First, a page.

Contributed by Gustavo Sevlever, MD, PhD1,2; Naomi Arakaki, MD1; María Asunción Beña, MD5; Andrés Cervio, MD3; Miguel A. Riudavets, MD1,4
Departments of 1Neuropathology, 2Research, and 3Neurosurgery. Institute for Neurological Research, FLENI. Buenos Aires, Argentina.
4Laboratory of Histopathology, OCME. Buenos Aires, Argentina.
5Laboratory of Histopathology, Hospital Milstein. Buenos Aires, Argentina
A 56-year old man with past medical history of surgery for congenital pulmonary valve disease, transient ischemic attack without sequelae, meningitis with brain abscess, hyperuricaemia and atrial fibrillation presented with recently increased tiredness, loss of strength and headache. Physical examination revealed dysarthria, and paresthesia in the left hand. No lymphadenopathies, fever, or weight loss were detected. CT-scan of the chest, abdomen and pelvis revealed no abnormalities, and HIV test was negative. On MRI, two intra-axial masses, hyperintense on T1, with contrast ring enhancement in right thalamo-capsular area, and frontal convexity, were visualized (Fig 1). A stereotactic biopsy of the thalamic lesion was performed. Three weeks later, a grayish, soft mass was resected from the frontal lesion through a right fronto-parietal craniotomy.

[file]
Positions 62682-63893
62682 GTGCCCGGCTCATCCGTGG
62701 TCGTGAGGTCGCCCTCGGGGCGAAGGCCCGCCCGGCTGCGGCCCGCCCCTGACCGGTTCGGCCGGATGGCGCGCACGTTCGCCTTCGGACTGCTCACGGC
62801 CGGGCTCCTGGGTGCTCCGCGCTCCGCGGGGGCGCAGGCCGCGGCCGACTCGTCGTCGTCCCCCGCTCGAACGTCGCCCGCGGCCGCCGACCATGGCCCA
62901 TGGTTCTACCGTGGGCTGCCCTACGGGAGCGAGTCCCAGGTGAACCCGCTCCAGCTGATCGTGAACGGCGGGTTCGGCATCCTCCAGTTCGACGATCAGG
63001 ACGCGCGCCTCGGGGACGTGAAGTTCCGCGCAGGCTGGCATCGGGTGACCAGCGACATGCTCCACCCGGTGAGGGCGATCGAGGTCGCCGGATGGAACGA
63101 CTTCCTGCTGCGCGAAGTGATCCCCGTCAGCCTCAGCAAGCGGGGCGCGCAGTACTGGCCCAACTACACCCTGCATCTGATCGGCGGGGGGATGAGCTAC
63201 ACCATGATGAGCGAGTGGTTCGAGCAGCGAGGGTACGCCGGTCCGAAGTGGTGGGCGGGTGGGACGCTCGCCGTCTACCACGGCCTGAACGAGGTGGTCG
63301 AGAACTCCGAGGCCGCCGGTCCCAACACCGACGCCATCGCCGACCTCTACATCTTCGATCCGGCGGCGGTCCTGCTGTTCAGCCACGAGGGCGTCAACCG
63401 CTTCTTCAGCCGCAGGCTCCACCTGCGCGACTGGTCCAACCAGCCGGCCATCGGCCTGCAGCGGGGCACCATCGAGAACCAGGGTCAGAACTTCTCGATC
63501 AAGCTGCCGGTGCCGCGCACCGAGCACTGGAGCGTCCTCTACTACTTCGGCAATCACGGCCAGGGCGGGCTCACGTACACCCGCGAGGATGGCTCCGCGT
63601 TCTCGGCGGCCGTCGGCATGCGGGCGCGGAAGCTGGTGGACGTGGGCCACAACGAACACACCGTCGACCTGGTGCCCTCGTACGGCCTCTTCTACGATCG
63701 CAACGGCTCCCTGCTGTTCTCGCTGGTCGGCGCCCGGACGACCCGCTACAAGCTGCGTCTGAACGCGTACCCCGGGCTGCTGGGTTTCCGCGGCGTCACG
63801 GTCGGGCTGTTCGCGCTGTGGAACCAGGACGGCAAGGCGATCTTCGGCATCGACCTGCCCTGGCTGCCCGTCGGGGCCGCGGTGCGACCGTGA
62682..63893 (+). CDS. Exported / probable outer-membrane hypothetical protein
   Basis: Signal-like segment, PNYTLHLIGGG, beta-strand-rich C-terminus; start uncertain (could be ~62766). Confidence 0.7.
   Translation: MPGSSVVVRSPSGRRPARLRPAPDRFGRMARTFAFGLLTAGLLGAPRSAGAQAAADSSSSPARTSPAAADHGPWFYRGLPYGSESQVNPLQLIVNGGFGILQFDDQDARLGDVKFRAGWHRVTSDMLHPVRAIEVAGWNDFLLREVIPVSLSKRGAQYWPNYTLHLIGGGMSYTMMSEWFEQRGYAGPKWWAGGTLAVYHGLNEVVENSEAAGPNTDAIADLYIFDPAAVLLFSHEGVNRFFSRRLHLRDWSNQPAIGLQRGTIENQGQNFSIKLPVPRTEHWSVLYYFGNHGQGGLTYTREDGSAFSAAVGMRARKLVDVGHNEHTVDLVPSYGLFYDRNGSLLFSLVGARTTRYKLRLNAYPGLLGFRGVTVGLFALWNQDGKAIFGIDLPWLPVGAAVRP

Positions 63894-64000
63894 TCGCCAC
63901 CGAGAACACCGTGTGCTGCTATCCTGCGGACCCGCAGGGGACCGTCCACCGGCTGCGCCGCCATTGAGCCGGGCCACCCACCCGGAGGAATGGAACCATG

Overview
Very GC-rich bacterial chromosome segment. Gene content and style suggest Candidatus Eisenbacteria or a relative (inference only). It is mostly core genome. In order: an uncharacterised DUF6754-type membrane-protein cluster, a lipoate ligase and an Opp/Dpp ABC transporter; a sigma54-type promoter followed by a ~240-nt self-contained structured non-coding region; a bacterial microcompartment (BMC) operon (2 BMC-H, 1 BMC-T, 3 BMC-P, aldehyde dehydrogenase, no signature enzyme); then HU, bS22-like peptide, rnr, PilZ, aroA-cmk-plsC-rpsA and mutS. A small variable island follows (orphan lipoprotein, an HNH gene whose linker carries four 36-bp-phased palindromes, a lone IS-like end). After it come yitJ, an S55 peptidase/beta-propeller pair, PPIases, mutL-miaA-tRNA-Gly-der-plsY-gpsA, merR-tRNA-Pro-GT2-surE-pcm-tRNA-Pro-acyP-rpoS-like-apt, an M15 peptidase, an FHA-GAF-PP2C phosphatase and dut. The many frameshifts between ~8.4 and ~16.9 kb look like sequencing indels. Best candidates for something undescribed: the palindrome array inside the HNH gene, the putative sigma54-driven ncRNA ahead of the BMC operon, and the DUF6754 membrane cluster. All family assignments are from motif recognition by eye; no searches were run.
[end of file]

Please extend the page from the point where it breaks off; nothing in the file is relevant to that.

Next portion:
GROSS AND MICROSCOPIC PATHOLOGY
Macroscopically, the resected lesion consisted of multiple white fragments measuring 0.7 x 0.5 x 0.2 cm. Intraoperative pathology examination revealed pleomorphic cells with occasional processes distributed in sheets with eosinophilic, granular cytoplasm, and vesicular nuclei with prominent nucleoli (Fig 2). An intraoperative diagnosis of glioma was reached. Permanent sections of both biopsies showed a neoplasm composed of round, eosinophilic cells with granular cytoplasm, and round, occasionally clear nuclei with prominent nucleoli (Fig 3). No necrosis, vascular hyperplasia or increased mitotic index were appreciated in the area of material submitted for sampling. Tumor cells were immunoreactive for glial fibrillary acidic protein (GFAP) and CD68 (Figs 4, 5, respectively), but not for pancytokeratin marker (AE1-AE3). Ki-67 labeling was around 9%. What is your diagnosis?